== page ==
Etiquette School is in session! > "I'm afraid that won't be possible."

Being asked for for a ride by a stanger

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Martienne:

--- Quote from: Outdoor Girl on May 25, 2012, 02:28:42 PM ---The city I used to live in had a woman who would jump into cars at stoplights and instruct the driver where to take her.  It happened to a friend of mine and he actually drove her because she wouldn't get out of the car!  Personally, I would have refused and not moved until she did get out, despite any line up piling up behind me when I didn't go through the light.  If I didn't have my phone handy, hopefully someone behind would have called the police and they could have sorted it out.

--- End quote ---

My husband had something similar happen to him. It wasn't so much that he couldn't get her out of the car as that he was so utterly shocked that she had just jumped in and begged a ride off him he didn't know how to day no. It was about halfway to her destination that he realized her rambling was her attempt to negotiate her 'payment' for the ride (she still expected monetary compensation for her professional Scrabble services, of course!). He pulled out his wallet and opened it to show her he had precisely $1 to his name. At this point she started berating him for being racist and cheap and various other names--because of his skin color he was obviously flush with cash, you see. It was just hidden somewhere. This finally made him angry; he was unemployed, had been for over a year, and she'd jumped in the car while he was in the middle of the only job we had between us, a weekly free paper route that paid $30 a week that he was only out doing alone because my back was out. He gave her the dollar to get her to get out of the car--even then he had to drive her to her neighborhood liquor store to get that to happen.

He came home pretty upset. It actually didn't occur to him he could have just kicked her out of the car until I suggested it to him. Even after he got mad he was being too nice about it for her to take the hint.

Barb3000:
 ::) I think fuddleduddle is my new favorite word....

rain:
Years ago, in my hometown, there was a homeless man (by a certain stoplight) who would jump in cars that had to stop there.  His victims usually teen/early twenties girls.  He would then refuse to get out of the car unless he was given $$.

My DM told us to always make sure our car doors were locked.

The police knew about it- but couldn't do much about it - other than occasionally post an officer there (this was prior to cell phones & car doors that automatically lock when the car is in drive).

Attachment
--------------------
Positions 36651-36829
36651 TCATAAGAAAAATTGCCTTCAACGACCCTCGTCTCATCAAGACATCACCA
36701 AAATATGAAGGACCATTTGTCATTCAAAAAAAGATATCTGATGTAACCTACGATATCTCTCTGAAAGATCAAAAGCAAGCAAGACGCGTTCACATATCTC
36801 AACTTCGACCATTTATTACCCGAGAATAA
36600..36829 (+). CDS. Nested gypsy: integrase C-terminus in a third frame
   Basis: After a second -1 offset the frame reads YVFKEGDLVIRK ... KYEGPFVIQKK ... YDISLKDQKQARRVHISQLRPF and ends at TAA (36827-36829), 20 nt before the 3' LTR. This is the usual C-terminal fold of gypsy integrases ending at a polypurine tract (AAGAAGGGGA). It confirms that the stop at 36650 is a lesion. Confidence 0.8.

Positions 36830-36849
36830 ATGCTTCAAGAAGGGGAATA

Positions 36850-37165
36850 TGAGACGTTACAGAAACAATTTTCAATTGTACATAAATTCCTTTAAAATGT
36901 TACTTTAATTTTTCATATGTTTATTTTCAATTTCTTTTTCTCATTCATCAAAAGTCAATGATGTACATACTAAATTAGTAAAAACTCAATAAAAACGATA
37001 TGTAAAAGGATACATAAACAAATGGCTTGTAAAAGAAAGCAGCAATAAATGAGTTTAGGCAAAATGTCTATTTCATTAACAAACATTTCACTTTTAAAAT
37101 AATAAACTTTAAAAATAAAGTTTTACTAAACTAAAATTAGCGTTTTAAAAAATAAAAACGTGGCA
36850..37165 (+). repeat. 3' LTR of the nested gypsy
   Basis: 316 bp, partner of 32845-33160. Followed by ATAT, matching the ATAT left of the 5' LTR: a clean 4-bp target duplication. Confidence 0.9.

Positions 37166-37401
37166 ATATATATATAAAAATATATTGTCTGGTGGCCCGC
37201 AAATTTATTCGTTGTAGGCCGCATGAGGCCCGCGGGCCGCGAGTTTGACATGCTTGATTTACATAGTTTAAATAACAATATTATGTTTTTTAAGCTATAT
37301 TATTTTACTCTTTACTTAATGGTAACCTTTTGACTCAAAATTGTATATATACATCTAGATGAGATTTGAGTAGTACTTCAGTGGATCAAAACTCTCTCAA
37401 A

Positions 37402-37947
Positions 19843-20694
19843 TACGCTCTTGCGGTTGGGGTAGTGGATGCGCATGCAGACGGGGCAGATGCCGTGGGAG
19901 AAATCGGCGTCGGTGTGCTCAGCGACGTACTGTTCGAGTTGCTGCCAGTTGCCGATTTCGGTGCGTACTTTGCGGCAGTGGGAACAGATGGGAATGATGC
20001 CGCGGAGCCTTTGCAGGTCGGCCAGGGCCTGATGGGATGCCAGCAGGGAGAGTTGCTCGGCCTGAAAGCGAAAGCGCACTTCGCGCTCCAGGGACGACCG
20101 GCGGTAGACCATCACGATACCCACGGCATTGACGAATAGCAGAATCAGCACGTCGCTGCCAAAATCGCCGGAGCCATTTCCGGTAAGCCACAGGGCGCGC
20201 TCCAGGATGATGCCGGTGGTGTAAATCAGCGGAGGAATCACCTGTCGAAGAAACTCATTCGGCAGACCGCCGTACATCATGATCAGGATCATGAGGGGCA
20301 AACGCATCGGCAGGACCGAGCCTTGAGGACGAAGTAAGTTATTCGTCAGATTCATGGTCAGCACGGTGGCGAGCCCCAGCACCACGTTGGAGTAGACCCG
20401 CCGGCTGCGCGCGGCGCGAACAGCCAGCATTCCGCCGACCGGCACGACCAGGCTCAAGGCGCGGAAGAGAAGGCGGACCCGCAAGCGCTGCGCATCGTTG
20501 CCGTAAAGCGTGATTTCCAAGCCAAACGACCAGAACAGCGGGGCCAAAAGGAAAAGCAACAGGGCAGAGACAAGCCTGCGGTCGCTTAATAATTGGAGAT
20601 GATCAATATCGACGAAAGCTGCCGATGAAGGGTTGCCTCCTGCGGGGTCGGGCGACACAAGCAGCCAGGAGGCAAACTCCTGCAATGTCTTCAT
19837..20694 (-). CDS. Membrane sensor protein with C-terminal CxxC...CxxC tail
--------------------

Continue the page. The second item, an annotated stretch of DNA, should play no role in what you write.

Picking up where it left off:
Twik:
When I was 18, I had two men jump into my car, as I was leaving a parking lot. They asked to be taken to Pond St.

They were drunk enough, I suppose, that this seemed a logical way to get a lift. Nowadays, I'd probably bolt from the car. Instead, I took them to Pond Street, where they happily departed, leaving only a trail of alcohol fumes in their wake.

bloo:

--- Quote from: Outdoor Girl on May 25, 2012, 02:28:42 PM ---A friend of mine was driving from one location to another on a secondary highway for work.  She stopped to pick up a late teen/early 20's boy who was hitching.  She admitted later that it wasn't the smartest thing she'd ever done but it was broad daylight and people were expecting her.

So she pulls over to let him out where he'd asked her to and he turns to her and says, 'Wanna [fuddleduddle]?'  She was very quick thinking, glanced at her watch and said that she really didn't have time; she had to get to a meeting.  So the kid says OK, hops out of the car and she drives off.  Presumably the offer was in payment for the ride??

--- End quote ---

Could be quid pro quo. Or it could be that since she showed poor judgment in giving him a lift in the first place, maybe - with any luck for him -  she'd continue to show poor judgement by 'fuddleduddling' with the young man.

But I don't understand why she had to show 'quick thinking' by glancing at her watch and saying she really didn't have time to fuddleduddle. Did she feel threatened by the idea of an appropriate response to an inappropriate proposal (looking at him as if he'd sprung another head while saying, "No! Get out!")? Because feeling threatened is the only reason I'd imagine responding like that - which is why your friend is right about one thing - it wasn't the smartest thing she ever did, giving him a ride in the first place.

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